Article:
Picture of the cover of my ebook, Save Yourself from Trigger Points and Myofascial Pain Syndrome.

Appendix B: Quick Reference Guide to the Perfect Spots

Perfect Spot No. 1 — Massage Therapy for Tension Headaches

for pain:

almost anywhere in the head, face and neck, but especially the side of the head, behind the ear, the temples and forehead

related to:

headache, neck pain, migraine


suboccipital muscles (recti capitis posteriores major and minor, obliqui inferior and superior)

Perfect Spot No. 2 — Massage Therapy for Low Back Pain

for pain:

anywhere in the low back, tailbone, lower buttock, abdomen, groin, side of the hip

related to:

low back pain, herniated disc


quadratus lumborum, erector spinae

Perfect Spot No. 3 — Massage Therapy for Shin Splints

for pain:

in the shin, top of the foot, and the big toe

related to:

shin splints, drop foot, anterior compartment syndrome, medial tibial stress syndrome


tibialis anterior

Perfect Spot No. 4 — Massage Therapy for Neck Pain, Chest Pain, Arm Pain, and Upper Back Pain

for pain:

in the upper back (especially inner edge of the shoulder blade), neck, side of the face, upper chest, shoulder, arm, hand

related to:

thoracic outlet syndrome, lump in the throat, hoarseness, TMJ syndrome


the scalenes (anterior, middle, posterior)

Perfect Spot No. 5 — Massage Therapy for Tennis Elbow and Wrist Pain

for pain:

in the elbow, arm, wrist, and hand

related to:

carpal tunnel syndrome, tennis elbow (lateral epicondylitis), golfer’s elbow (medial epicondylitis), thoracic outlet syndrome, and several more


extensor muscles of the forearm, mobile wad (brachioradialis, extensor carpi radialis longus and brevis), extensor digitorum, extensor carpi ulnaris

Perfect Spot No. 6 — Massage Therapy for Back Pain, Hip Pain, and Sciatica

for pain:

in the low back, hip, buttocks (especially immediately under the buttocks), side of the thigh, hamstrings

related to:

sciatica, trochanteric bursitis, low back pain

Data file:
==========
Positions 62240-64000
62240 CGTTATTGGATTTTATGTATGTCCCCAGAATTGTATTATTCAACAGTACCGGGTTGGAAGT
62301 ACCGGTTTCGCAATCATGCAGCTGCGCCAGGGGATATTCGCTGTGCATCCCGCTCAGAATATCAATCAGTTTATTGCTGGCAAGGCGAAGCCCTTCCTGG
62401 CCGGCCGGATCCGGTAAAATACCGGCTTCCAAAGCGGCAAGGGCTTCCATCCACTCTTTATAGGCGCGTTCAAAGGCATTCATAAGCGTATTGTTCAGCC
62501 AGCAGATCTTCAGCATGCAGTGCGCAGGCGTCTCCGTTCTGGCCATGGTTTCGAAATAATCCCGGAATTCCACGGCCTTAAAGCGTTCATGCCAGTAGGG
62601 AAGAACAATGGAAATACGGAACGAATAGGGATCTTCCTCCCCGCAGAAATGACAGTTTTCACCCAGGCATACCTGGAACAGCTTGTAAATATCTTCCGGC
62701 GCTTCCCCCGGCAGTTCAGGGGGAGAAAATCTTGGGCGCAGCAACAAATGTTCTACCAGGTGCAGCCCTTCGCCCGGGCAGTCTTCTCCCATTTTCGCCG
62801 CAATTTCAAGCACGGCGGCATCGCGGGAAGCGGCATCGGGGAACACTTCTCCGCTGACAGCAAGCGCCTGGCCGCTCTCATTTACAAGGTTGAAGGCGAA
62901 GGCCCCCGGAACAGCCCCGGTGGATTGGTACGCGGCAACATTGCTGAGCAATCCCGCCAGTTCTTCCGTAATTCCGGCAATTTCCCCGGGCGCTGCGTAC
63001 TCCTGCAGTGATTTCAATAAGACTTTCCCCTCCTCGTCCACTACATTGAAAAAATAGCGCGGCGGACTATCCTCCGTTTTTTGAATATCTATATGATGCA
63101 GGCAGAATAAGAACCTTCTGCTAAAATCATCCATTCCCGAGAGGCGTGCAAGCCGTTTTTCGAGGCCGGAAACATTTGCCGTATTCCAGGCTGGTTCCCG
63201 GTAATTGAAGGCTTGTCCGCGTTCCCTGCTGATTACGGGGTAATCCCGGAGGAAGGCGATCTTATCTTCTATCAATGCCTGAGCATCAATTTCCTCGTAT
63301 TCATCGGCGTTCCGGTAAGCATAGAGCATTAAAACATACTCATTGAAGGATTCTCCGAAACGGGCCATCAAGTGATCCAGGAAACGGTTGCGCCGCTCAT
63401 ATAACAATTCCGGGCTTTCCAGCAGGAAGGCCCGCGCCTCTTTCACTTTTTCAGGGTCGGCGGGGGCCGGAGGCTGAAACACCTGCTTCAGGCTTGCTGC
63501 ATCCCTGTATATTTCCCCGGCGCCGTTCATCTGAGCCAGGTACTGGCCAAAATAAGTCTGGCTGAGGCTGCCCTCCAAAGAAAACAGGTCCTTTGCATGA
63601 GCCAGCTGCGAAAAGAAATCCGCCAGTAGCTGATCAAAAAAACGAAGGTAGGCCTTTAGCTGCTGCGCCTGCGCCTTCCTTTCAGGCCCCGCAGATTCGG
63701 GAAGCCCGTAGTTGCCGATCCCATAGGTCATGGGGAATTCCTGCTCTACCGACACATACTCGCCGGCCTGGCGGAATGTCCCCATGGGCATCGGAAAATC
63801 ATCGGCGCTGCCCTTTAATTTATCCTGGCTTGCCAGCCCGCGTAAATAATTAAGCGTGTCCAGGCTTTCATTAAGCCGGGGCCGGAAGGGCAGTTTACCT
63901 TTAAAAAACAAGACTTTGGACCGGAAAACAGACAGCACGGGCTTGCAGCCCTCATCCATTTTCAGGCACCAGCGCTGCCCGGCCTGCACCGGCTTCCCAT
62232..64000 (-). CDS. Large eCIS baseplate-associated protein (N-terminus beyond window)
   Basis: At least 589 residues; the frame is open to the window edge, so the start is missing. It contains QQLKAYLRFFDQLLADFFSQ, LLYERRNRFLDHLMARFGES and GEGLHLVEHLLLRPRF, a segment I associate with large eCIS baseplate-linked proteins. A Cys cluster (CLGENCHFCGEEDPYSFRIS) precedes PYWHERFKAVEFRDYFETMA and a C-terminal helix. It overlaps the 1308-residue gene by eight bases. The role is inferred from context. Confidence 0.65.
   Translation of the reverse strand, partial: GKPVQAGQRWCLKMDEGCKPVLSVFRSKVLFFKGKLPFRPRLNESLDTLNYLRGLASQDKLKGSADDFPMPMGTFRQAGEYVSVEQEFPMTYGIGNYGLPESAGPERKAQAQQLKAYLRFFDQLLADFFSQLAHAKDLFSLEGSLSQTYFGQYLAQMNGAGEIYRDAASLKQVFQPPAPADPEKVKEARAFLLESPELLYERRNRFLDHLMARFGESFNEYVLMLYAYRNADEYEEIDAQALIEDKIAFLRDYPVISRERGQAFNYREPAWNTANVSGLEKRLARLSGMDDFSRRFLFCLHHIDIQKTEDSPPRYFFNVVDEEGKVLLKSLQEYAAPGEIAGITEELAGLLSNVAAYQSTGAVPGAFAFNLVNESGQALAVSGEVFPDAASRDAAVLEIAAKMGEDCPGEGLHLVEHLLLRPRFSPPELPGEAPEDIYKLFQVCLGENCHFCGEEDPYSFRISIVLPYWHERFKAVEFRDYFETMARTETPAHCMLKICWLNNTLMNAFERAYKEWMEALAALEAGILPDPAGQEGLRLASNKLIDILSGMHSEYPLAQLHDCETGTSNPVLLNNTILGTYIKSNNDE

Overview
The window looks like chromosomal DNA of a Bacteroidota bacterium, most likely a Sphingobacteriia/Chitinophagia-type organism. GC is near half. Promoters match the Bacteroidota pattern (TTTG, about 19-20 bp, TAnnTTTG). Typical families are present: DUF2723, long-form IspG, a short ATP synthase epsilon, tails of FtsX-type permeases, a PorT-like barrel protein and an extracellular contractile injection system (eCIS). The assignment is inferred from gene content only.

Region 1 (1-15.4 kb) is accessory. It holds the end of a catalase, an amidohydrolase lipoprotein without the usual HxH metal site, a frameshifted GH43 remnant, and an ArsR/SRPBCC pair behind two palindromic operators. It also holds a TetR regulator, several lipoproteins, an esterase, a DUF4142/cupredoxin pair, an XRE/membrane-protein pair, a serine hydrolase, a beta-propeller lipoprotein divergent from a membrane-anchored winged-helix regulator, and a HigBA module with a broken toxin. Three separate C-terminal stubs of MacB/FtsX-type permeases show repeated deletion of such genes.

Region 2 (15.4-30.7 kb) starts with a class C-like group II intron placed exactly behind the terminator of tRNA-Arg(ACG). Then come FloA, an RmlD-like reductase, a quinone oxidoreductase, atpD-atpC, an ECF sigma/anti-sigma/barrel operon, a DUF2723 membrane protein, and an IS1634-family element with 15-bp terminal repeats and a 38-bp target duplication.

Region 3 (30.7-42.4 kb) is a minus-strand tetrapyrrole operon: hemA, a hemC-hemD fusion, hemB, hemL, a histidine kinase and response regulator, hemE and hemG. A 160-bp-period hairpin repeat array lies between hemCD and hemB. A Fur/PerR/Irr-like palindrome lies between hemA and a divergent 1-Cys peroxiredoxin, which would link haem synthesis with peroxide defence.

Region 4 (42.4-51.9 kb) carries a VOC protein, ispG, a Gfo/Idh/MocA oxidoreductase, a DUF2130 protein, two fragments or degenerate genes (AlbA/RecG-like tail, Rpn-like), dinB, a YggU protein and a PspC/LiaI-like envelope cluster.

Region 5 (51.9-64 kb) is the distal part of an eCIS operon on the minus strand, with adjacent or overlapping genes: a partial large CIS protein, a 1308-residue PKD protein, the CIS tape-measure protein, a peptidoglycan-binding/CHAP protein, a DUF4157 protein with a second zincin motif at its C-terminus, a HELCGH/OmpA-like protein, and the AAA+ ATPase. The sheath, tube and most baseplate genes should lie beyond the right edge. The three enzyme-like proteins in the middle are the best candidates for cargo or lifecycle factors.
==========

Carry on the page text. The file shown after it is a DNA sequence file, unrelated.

gluteus medius and minimus

Perfect Spot No. 7 — Massage Therapy for Bruxism, Jaw Clenching, and TMJ Syndrome

for pain:

in the side of the face, jaw, teeth (rarely)

related to:

bruxism, headache, jaw clenching, TMJ syndrome, toothache, tinnitus



Perfect Spot No. 8 — Massage Therapy for Your Quads

for pain:

in the lower half of the thigh, knee

related to:

iliotibial band syndrome, patellofemoral pain syndrome


quadriceps (vastus lateralis, vastus intermedius, vastus medialis, rectus femoris)

Perfect Spot No. 9 — Massage Therapy for Your Pectorals

for pain:

anywhere in the chest, upper arm

related to:

“heart attack,” respiratory dysfunction


pectoralis major

Perfect Spot No. 10 — Massage Therapy for Tired Feet (and Plantar Fasciitis!)

for pain:

in the bottom of the foot

related to:

plantar fasciitis


arch muscles

Perfect Spot No. 11 — Massage Therapy for Upper Back Pain

for pain:

anywhere in the upper back, mainly between the shoulder blades

related to:



erector spinae muscle group

Perfect Spot No. 12 — Massage Therapy for Low Back Pain (So Low That It’s Not In the Back)

for pain:

in the lower back, buttocks, hip, hamstrings

related to:

low back pain, sciatica, sacroiliac joint dysfunction


gluteus maximus

Perfect Spot No. 13 — Massage Therapy for Low Back Pain (Again)

for pain:

in the low back, buttocks, hamstrings

related to:

low back pain, sciatica, sacroiliac joint dysfunction


erector spinae muscle group at L5

Perfect Spot No. 14 — Massage Therapy for Shoulder Pain

for pain:

any part of the shoulder, and upper arm

related to:

frozen shoulder, supraspinatus tendinitis


infraspinatus, teres minor